Michigan addresses dramatic rise in problem gambling

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This article is part of Health condition, a series on how Michigan communities are rising up to address health challenges. It is possible thanks to funding from the Michigan Health Endowment Fund.

Shelby Township resident Nicholas Tabarias’s initiation into problem gambling began in 2014, when he moved in with an aunt who frequently traveled to the casino.

“He loved playing slot machines and frequented the casino almost every day,” he says. “During the early stages, she would accompany her to the casino and watch her play, but eventually the sights, sounds and idea of ​​the big win…turned into gambling problems.”

Tabarias began going to the casino every day to play blackjack, Texas hold ’em and poker tournaments. He also began to be late for work or miss work altogether. He started gambling his paychecks, took out payday loans and ended up pawning his beloved musical instruments.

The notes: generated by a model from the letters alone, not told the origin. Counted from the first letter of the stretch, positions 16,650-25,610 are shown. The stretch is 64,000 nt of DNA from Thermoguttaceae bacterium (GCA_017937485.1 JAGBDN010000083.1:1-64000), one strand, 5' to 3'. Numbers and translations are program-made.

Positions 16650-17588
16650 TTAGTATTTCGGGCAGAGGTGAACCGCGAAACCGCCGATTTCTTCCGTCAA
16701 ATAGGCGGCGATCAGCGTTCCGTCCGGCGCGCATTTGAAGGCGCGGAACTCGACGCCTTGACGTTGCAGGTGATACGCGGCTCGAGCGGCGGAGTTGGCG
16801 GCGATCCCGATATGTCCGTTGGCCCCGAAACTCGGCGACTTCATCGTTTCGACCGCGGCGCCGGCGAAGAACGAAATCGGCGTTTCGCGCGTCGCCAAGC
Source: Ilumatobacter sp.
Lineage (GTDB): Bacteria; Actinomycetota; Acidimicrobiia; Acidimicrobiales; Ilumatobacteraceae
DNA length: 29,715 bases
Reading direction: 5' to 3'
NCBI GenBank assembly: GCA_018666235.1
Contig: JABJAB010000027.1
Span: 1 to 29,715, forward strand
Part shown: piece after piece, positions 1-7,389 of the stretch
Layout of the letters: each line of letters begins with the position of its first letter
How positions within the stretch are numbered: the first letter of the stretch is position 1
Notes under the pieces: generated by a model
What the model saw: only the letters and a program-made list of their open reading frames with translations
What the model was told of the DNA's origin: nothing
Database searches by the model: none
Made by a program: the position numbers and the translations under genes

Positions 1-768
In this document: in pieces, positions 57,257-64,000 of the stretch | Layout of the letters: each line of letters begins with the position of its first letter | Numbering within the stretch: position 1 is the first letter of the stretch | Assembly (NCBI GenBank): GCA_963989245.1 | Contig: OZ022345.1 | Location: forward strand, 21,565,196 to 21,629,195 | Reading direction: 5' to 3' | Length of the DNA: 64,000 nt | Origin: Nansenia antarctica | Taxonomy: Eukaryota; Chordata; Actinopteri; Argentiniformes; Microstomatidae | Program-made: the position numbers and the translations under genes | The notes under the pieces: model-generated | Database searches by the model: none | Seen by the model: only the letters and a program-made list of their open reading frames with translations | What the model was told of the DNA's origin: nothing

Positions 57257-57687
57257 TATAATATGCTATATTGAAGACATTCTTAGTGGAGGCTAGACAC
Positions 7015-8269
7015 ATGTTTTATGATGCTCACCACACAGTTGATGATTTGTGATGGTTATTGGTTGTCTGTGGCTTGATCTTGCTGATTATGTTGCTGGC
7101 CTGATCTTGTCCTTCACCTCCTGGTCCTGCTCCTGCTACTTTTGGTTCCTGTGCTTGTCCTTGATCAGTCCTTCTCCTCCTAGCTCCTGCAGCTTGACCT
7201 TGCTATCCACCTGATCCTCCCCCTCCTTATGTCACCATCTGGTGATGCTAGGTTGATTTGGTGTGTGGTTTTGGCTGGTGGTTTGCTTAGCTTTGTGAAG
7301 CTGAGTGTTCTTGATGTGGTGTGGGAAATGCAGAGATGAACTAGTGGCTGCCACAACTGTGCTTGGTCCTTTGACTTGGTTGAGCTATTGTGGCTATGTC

“I would lose all my money, rack up debt and chase my losses by taking more loans,” he says. “It was a vicious cycle that was progressively destroying my life.”

When he wasn’t at the casino, he spent his time researching strategies, like counting cards, to improve his chances of winning.

“I thought that a big win would solve all my problems, that I could take care of myself and my family and that life would be great,” says Tabarias. “Unfortunately, this was not the case. I was definitely digging myself a very deep hole. I had to hit rock bottom and realize that I was powerless over the game, that my life had become unmanageable and seek help.”

Tabarias’ first step on the road to recovery was to call the Michigan Problem Gambling Hotline. The help of Mike Moody, a licensed clinical psychologist who works with the helpline, and a referral to Gamblers Anonymous (GA) meetings were exactly what Tabarias needed to overcome his addiction.